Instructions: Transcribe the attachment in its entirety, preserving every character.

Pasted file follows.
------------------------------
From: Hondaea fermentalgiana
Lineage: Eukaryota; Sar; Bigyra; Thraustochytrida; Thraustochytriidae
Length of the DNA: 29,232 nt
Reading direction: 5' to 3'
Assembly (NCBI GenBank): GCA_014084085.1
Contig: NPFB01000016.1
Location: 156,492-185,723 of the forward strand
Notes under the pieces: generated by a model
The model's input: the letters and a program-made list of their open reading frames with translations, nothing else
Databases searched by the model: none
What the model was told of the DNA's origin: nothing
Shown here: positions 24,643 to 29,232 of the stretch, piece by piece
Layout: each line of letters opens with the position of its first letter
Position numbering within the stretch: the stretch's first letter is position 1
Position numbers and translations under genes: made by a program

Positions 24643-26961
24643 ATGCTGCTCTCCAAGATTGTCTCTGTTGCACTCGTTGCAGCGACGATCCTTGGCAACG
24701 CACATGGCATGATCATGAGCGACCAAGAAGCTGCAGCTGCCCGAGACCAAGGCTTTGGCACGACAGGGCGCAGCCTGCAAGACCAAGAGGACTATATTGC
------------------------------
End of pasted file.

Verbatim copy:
From: Hondaea fermentalgiana
Lineage: Eukaryota; Sar; Bigyra; Thraustochytrida; Thraustochytriidae
Length of the DNA: 29,232 nt
Reading direction: 5' to 3'
Assembly (NCBI GenBank): GCA_014084085.1
Contig: NPFB01000016.1
Location: 156,492-185,723 of the forward strand
Notes under the pieces: generated by a model
The model's input: the letters and a program-made list of their open reading frames with translations, nothing else
Databases searched by the model: none
What the model was told of the DNA's origin: nothing
Shown here: positions 24,643 to 29,232 of the stretch, piece by piece
Layout: each line of letters opens with the position of its first letter
Position numbering within the stretch: the stretch's first letter is position 1
Position numbers and translations under genes: made by a program

Positions 24643-26961
24643 ATGCTGCTCTCCAAGATTGTCTCTGTTGCACTCGTTGCAGCGACGATCCTTGGCAACG
24701 CACATGGCATGATCATGAGCGACCAAGAAGCTGCAGCTGCCCGAGACCAAGGCTTTGGCACGACAGGGCGCAGCCTGCAAGACCAAGAGGACTATATTGC